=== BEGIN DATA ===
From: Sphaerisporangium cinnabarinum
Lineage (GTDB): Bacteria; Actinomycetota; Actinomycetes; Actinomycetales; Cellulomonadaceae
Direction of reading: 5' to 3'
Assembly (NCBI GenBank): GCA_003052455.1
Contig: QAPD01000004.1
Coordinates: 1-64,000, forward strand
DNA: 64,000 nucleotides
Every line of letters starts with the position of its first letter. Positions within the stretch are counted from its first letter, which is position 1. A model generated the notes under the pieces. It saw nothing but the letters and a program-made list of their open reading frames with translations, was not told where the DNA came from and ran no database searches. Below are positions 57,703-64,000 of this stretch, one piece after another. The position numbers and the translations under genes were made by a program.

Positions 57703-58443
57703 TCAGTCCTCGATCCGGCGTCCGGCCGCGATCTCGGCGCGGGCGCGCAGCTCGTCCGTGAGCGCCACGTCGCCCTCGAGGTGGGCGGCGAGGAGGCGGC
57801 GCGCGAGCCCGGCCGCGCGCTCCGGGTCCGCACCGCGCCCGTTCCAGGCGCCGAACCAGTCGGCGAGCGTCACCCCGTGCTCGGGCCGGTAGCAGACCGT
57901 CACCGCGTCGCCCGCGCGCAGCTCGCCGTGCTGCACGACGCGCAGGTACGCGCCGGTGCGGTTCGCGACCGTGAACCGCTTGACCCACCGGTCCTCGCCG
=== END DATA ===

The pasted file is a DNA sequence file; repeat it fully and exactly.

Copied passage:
From: Sphaerisporangium cinnabarinum
Lineage (GTDB): Bacteria; Actinomycetota; Actinomycetes; Actinomycetales; Cellulomonadaceae
Direction of reading: 5' to 3'
Assembly (NCBI GenBank): GCA_003052455.1
Contig: QAPD01000004.1
Coordinates: 1-64,000, forward strand
DNA: 64,000 nucleotides
Every line of letters starts with the position of its first letter. Positions within the stretch are counted from its first letter, which is position 1. A model generated the notes under the pieces. It saw nothing but the letters and a program-made list of their open reading frames with translations, was not told where the DNA came from and ran no database searches. Below are positions 57,703-64,000 of this stretch, one piece after another. The position numbers and the translations under genes were made by a program.

Positions 57703-58443
57703 TCAGTCCTCGATCCGGCGTCCGGCCGCGATCTCGGCGCGGGCGCGCAGCTCGTCCGTGAGCGCCACGTCGCCCTCGAGGTGGGCGGCGAGGAGGCGGC
57801 GCGCGAGCCCGGCCGCGCGCTCCGGGTCCGCACCGCGCCCGTTCCAGGCGCCGAACCAGTCGGCGAGCGTCACCCCGTGCTCGGGCCGGTAGCAGACCGT
57901 CACCGCGTCGCCCGCGCGCAGCTCGCCGTGCTGCACGACGCGCAGGTACGCGCCGGTGCGGTTCGCGACCGTGAACCGCTTGACCCACCGGTCCTCGCCG